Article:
Here’s what caught our eye in the world of intelligence this week:
In a letter sent to three U.S. Senators, CIA Director John Brennan addressed some of the agency’s controversial partnerships. Back in March, at the Council of Foreign Relations in New York, cheap Brennan said they would not work with services that committed human rights abuses but “it’s tough sorting out good guys and bad guys in a lot of these areas.” In the recent letter to clarify those remarks Brennan said that the CIA does not condone or participate in human rights abuses, but that some of their “cooperative liaisons” have engaged in abuses. Where possible the CIA avoids working with those individuals or groups, but in some cases “we have decided to continue those relationships, despite unacceptable behavior, because of the critical intelligence those services provide.”
On Friday the American Psychological Association overwhelmingly voted to ban any involvement by psychologists in national security interrogations conducted by the U.S. government. The council of representatives of the APA voted to impose the ban at their annual meeting in Toronto. Many members of the council hoped that the ban would restore the organization’s reputation following a scathing internal investigation. They also hoped the impressive vote, 156-1, would persuade some psychologists would left the APA to rejoin. The organization however is still allowed to consult the government on broad interrogation policy, but cannot get involved in any specific interrogation.
The White House is receiving criticism for having not nominated a new CIA Inspector General. David Buckley, the previous Inspector General, resigned six months ago and so far no names have even been suggested. The growing concerns from Capitol Hill suggested the delay may be holding up “sensitive internal investigations.” In regards to the lack of Inspector General, Steven Aftergood said it was “extremely significant” and “discouraging” because “without a strong IG in place, the oversight committees are at least partially blinded.” A senior administration official told Yahoo News that the White House is working with the Council of the Inspectors General on Integrity and Efficiency to nominate a candidate.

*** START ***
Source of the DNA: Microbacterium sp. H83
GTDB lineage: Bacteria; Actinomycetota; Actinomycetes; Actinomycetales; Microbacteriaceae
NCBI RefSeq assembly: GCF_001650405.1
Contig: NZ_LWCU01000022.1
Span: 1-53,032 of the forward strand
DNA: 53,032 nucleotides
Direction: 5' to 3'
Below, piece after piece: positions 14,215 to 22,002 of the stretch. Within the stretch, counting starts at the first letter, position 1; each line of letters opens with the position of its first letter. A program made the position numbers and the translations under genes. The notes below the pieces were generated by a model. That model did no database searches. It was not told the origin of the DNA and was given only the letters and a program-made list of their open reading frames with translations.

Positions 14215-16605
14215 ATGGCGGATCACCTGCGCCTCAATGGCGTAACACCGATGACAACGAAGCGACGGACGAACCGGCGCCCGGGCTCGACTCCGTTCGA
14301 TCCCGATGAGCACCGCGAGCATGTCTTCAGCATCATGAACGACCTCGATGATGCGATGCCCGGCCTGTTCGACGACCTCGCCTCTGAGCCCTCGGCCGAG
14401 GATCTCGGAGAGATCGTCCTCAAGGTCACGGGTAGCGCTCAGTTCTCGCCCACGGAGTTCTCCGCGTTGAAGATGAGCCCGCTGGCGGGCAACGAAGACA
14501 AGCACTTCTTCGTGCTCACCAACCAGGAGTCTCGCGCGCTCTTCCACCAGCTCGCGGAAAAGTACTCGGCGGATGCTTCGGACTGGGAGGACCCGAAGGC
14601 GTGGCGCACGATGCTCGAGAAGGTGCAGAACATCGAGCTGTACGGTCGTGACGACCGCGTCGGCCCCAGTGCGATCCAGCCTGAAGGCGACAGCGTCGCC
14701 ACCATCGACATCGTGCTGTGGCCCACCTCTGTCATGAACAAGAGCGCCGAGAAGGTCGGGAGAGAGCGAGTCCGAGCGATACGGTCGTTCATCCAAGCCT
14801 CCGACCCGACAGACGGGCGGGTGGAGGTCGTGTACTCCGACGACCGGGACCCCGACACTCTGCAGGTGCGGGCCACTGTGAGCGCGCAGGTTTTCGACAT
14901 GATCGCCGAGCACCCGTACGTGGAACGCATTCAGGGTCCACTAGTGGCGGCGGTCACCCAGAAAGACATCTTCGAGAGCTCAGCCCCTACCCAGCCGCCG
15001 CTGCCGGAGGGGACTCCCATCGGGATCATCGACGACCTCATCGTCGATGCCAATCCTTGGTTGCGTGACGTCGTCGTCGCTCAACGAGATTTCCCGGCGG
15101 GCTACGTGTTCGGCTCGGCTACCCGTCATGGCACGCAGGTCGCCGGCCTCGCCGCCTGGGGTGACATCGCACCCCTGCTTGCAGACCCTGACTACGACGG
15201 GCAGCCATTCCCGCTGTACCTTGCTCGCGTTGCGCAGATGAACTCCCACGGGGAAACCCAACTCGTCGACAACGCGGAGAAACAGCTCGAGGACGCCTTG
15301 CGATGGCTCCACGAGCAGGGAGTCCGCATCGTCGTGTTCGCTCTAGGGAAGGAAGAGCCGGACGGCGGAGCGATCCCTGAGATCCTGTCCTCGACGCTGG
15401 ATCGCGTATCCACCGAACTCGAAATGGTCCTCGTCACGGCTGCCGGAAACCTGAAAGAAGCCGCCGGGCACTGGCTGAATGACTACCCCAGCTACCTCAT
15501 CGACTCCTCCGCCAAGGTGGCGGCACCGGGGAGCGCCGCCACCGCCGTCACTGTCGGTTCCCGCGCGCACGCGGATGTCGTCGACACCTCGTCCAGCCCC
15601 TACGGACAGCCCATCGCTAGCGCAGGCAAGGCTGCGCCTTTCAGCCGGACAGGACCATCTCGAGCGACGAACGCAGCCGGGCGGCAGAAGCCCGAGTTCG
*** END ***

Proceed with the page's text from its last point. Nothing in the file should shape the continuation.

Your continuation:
According to a top secret letter recently declassified by the CIA, former director Leon Panetta informed congressional oversight committees that the agency was changing its interrogation policies. The letter was sent three months after Obama took office and just days before the Senate Intelligence Committee voted to began their investigation into the CIA’s interrogation program. The letter specifically mentions the agency’s contract with the firm Mitchell Jesson and Associates and their changing role. The letter states that the CIA was no longer the lead agency in charge of the interrogations and that the agency contractors would still have a role. It also claimed the way in which detainees were interrogated would also change.
Russian hackers are the main suspect of a hack of an unclassified email system used by the employees of the Pentagon’s Joint Chiefs of Staff. The detection in the e-mail system that is used by at least 4,000 military and civilian personnel was discovered on July 25th. The attack was disclosed shortly after it happened but only recently has it been traced to Russia. According to a U.S. official, Russia is suspected because the hack was “fairly sophisticated and has the indications… of having come from a state actor like Russia.” Despite it not being a serious as other recent attacks, it is likely to generate new scrutiny from Congress about government cyberdefense.